April 29, 2020
Fever-Tree is a producer of premium drink mixers based in the UK. Since the company went public in 2014, the share price has gone from £1.65 to as high as almost £40 in September 2018. However, since then the share price has dropped to around £12.5 as of March 2020. In this article, we looked into some of the important financial metrics to see what's really going on at Fever-Tree and try to assess if it can regain the market darling status which it enjoyed before 2018.
Below we look at Return on Equity (ROE) to gauge how solid the company is. Several factors can contribute to a company's high ROE. A company with a great product that has strong pricing power will usually have a strong ROE profile. In the case of Fever-Tree, their tonic water has been extremely popular in the UK market. Their catchy advertisement line "mix with the best" highlights the key pain point of consumers that it's solving: it's hard to find high-quality tonic water to mix with gin.
Fever-Tree's ROE has been very high at more than 30% in the past 3 financial years. Their scalable business model means that Fever-Tree's product facilities run with a good level of fixed costs, this means that as the sales volume grows, the ROE also increases.
Now moving on to Fever-Tree's growth. This is what cost Fever-Tree their 'beloved' status around 2018. In the past 3 years, Fever-Tree's revenue growth has slowed down from the very high level of more than 70% in the first half of 2017 to just over 15% in the first half of 2019. You may think that for a company to grow 15%, it is still a very good result. However, for Fever-Tree, a deceleration of growth means that the market has started to re-adjust its future expectations on the company. Quite often it's not the absolute level of growth rate that matters, what matters is the difference between a company's growth rate compared to the market's expectation. For Fever-Tree, it has slowed down its growth rate drastically and as a result the market has set a much lower expectation for Fever-Tree's future.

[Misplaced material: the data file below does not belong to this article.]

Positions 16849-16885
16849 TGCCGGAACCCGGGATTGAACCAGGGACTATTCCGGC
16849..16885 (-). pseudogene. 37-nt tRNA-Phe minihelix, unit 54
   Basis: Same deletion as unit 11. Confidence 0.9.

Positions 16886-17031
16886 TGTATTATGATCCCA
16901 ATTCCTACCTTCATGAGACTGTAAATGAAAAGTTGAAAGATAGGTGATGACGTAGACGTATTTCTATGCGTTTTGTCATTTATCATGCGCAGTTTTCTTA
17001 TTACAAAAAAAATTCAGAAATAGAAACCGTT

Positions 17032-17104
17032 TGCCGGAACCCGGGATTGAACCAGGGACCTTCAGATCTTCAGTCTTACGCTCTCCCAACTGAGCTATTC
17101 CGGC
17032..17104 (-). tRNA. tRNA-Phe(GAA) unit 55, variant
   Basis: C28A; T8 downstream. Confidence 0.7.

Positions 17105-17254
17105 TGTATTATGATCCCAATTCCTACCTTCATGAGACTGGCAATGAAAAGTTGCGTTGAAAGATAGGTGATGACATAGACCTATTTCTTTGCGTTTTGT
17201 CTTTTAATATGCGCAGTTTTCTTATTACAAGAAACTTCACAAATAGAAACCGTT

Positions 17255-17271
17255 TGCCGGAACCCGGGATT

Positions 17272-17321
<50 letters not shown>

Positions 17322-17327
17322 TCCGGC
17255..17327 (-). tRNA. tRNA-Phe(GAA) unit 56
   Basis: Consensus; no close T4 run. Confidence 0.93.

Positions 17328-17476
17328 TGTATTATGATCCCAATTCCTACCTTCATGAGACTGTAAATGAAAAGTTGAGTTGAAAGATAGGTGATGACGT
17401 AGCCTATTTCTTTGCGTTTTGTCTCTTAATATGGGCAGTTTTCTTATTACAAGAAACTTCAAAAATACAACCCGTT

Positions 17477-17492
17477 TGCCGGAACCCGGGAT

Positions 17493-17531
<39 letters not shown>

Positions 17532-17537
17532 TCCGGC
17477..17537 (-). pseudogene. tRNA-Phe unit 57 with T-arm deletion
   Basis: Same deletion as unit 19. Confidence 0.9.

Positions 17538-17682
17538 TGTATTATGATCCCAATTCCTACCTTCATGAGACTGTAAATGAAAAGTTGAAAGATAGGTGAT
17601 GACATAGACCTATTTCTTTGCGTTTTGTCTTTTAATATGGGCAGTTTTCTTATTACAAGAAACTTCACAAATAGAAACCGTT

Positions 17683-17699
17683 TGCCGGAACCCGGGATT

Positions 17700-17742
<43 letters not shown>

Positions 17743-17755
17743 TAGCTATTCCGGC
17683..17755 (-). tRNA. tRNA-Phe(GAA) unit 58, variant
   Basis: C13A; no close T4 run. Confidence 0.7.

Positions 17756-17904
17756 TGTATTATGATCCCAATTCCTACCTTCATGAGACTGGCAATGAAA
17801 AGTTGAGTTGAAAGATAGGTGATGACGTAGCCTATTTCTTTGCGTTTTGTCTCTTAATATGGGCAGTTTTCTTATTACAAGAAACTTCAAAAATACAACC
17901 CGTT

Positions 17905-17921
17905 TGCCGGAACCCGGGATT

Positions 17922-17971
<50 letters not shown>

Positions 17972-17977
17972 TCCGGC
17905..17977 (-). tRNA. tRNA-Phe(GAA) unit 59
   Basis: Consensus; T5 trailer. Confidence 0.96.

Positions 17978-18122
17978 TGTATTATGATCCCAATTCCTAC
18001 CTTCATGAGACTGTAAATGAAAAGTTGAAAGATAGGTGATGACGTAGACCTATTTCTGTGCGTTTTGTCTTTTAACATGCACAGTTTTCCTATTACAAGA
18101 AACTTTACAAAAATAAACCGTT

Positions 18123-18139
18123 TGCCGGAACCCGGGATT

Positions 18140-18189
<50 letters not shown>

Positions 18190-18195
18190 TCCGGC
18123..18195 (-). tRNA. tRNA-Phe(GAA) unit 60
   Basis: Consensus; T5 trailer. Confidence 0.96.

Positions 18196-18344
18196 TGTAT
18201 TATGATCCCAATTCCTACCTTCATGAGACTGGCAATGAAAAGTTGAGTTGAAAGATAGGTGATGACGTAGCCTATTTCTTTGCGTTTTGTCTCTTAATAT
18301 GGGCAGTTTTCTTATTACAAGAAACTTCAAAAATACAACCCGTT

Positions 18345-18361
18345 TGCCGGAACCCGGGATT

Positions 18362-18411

Source: Fever-Tree annual statements
One way to measure market expectations is to look at what the sell-side analysts are saying about Fever-Tree. Sell-side analysts work in research firms, like Goldman Sachs, and their job is to follow public listed companies to give recommendations on whether to buy or sell a company's stock. They forecast a company's revenue or earnings for the future. We've measured the change in expectations from sell-side analysts for the past 3 months. As the chart below shows, the revenue and earnings forecasts have declined by about 3% and 8% respectively. What matters is the change of growth rate, instead of the absolute rate itself. This change of expectations often has a meaningful impact on the share price.
There are a couple of ways to measure if a company's stock is expensively or cheaply valued. We compare Fever-Tree's Market Capitalisation to its Earnings and its Enterprise Value (EV) and to its EBITDA, which measures the earnings before interest, tax, depreciation and amortisation. These valuation multiples compare how much the company is worth in the public market in relation to its operational metrics. The higher the ratios, the more expensive it is compared to the current share price. Fever-Tree's stock was trading close to 30X price to earnings (P/E) and its EV to EBITDA ratio is close to 20X as of Feb 20, 2020. Both are higher than the average in the UK market.
So far we've looked at a few metrics to gauge whether Fever-Tree is an interesting investment idea to explore further or not. Our Genuine Impact app does this in a more structured and repeatable way. We rank a company's stock based on the quality of the operations, valuation of the stock price and momentum of the business. This makes it easier to quickly see what there is to like or be cautious about with Fever-Tree. Fever-Tree's quality is very high, ranking #267 out of our 5,550 stock universe. Its momentum is relatively high ranking at #1,704 in the universe. However its value rank is very low which means that the stock is very expensive on metrics such as price to earnings and price to book. So it ticks off only one out of three key factors. This suggests there may be other better opportunities for us to explore rather than Fever-Tree.
Genuine Impact helps investors make better investments with analysis of securities fundamental performance data. Our comments above only consider historical data and don't take any current daily news and company press releases into consideration. We do not make recommendations or provide investment advice. Individual investors should make their own decisions or seek independent advice. To get in touch, email firstname.lastname@example.org.